- Philip Jankowski American-Statesman Staff
A few miles east of Austin, Nick Pacl stands next to a pile of trash, ripping apart plastic bags and dumping food scraps, pizza boxes and other items onto the ground.
Then he starts picking through it. It’s less than a minute before Pacl spots an empty bottle of Touraine wine. His boss, Organics By Gosh CEO Phil Gosh, grabs the offending bit of trash and shakes his head, grimacing. The bottle doesn’t belong in the garbage piles that will eventually become fertile compost.
The site is where the city hopes 38,000 more Austin households will send their banana peels, food scraps and yard trimmings come Oct. 2, when the city will roll out an expansion of Austin Resource Recovery’s curbside composting program.
Officials announced Wednesday which areas of the city will get the green carts this fall for wheeling their compostable materials to the curb. The new service areas are spread throughout the city, largely in areas next to the neighborhoods involved in the first phase of the pilot program.
The city will soon send postcards to homes in the expansion areas with information about open-house events in August and September. Residents can also check to see if their home is included by going to austinrecycles.com.
The expansion will bring the total number of homes served by organics recycling to 52,000, with plans to expand the program to the entire city by 2020. It is a part of a goal to divert 90 percent of trash from landfills by 2040.
Austin residents with curbside trash service currently pay $1 a month for the composting program, whether they have the green bins or not. When the program goes citywide, customers will pay $4 a month for composting, Austin Resource Recovery spokeswoman Memi Cárdenas said.
Austin’s curbside composting program began in a few pockets of the city in 2013 before expanding to 10 neighborhoods encompassing about 14,000 homes. Since the pilot program began, the city has collected more than 15,000 tons of compostable material.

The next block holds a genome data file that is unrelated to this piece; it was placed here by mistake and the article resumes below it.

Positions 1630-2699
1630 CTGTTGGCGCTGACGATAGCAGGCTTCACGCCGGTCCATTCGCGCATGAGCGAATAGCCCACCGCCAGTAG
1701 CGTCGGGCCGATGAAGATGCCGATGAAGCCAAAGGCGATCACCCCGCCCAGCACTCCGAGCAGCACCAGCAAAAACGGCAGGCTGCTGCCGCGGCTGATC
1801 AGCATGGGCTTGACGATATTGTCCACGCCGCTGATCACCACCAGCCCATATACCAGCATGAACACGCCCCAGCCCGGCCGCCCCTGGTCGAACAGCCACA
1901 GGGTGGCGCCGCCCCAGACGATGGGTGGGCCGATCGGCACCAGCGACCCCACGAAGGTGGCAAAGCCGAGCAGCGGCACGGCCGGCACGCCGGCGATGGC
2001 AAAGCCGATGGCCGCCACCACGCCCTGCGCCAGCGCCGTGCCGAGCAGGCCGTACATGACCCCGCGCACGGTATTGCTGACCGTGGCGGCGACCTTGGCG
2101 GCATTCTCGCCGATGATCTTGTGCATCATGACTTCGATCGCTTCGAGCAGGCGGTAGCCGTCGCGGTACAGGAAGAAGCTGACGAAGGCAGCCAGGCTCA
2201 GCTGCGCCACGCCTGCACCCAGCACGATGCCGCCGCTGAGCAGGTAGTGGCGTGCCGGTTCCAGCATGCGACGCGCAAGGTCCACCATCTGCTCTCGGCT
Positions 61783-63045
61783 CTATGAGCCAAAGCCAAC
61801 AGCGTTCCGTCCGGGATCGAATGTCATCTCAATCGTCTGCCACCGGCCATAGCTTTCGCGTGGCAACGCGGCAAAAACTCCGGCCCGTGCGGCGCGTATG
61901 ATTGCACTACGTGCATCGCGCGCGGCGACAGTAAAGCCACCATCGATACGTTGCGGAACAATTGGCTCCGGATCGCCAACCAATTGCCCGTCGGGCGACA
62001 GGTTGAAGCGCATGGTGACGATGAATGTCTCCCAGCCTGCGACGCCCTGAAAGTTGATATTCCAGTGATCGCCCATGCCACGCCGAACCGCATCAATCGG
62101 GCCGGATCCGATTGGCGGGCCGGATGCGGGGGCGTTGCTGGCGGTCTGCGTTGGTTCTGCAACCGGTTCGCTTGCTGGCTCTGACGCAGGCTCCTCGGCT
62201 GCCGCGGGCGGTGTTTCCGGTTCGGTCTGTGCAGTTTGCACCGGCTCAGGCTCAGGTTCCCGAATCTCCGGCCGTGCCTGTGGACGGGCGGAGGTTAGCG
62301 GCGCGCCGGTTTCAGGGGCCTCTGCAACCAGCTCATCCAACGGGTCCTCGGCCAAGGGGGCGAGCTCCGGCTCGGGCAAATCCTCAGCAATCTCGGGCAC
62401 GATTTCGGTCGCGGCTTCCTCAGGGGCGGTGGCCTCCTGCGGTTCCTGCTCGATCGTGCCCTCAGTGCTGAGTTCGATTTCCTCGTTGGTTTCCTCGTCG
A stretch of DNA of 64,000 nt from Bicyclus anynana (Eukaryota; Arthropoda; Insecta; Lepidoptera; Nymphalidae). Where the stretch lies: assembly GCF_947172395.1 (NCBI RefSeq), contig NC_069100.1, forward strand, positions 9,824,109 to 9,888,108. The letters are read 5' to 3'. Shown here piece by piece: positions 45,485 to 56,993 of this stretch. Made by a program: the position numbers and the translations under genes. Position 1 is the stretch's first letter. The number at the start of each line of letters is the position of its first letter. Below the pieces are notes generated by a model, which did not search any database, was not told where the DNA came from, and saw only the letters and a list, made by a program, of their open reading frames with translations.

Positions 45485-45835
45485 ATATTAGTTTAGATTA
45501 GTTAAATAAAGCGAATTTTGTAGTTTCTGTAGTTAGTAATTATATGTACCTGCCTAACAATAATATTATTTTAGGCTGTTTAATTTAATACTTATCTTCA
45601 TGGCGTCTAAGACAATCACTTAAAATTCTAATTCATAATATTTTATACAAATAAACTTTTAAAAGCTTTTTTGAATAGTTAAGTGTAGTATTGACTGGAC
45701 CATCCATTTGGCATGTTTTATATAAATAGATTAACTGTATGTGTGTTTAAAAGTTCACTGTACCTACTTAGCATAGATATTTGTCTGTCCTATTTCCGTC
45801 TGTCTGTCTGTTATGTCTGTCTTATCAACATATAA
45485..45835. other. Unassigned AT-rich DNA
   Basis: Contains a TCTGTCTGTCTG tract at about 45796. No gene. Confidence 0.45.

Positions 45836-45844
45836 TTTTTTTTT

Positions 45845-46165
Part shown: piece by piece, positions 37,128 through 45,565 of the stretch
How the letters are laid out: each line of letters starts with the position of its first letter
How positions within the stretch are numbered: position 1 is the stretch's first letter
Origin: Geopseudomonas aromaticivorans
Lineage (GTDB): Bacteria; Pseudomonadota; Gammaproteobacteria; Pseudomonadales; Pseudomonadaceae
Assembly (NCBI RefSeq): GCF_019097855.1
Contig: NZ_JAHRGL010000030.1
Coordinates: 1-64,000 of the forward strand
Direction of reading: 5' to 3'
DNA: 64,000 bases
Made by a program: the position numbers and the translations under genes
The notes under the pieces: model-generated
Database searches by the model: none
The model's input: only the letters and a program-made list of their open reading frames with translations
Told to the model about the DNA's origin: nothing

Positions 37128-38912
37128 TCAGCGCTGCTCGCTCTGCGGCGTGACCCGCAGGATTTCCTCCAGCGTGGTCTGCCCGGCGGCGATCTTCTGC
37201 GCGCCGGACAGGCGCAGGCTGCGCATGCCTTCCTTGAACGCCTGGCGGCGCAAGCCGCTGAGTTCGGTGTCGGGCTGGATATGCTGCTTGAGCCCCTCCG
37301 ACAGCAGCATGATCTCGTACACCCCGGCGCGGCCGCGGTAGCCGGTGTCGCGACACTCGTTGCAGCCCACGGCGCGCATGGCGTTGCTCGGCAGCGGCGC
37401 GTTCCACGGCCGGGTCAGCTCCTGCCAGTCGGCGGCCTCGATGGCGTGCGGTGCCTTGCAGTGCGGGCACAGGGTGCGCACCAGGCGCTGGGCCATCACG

Emlea Chanslor, another spokeswoman for Austin Resource Recovery, said the expansion areas were chosen in part because it would be easier for the department to add service to areas near where it was already sending trucks to pick up compost.
A recent study found that 46 percent of waste collected in Austin could have been composted, said Richard McHale, interim assistant director of Austin Resource Recovery.
The city hopes to avoid some of the pitfalls discovered during the initial phase of the program. They are now allowing the use of certified compostable bags to cut down on the “ick factor” of smelly discarded foodstuffs, McHale said.
“Customers did not just want to throw food into the cart because it would stick to the cart and smell,” McHale said.
The city is also doing away with the 96-gallon green bins that participants found were far too big for their weekly composting needs and took up too much space. The new default size for compost carts is 32 gallons. If residents need a bigger bin, they can request one. And folks in the pilot program with the large bins can downsize if they want.
The matter in those bins is transported to Organics By Gosh on FM 969 near the Texas 130 toll road. There, about 30 employees wade through the garbage, plucking out offending bottles, aluminum cans and other items that would contaminate the fertile final product.
The organic goods are then put through a massive grinder, pushed into piles by bulldozers, sprayed down with water and churned through a trommel screen that separates the larger bits from the smaller bits. Eventually, it’s trucked a little farther down FM 969 to a 27-acre spot where it takes about a year for discarded leftovers to become viable compost, Gosh said.
The City Council approved a three-year contract with Organics by Gosh in June to provide composting services for $1.51 million. The contract could be extended an additional three years, bringing the total cost to a maximum of $4.36 million.
The company also gets to keep whatever money it gets for selling the compost for about $40 a cubic yard, according to the company’s website.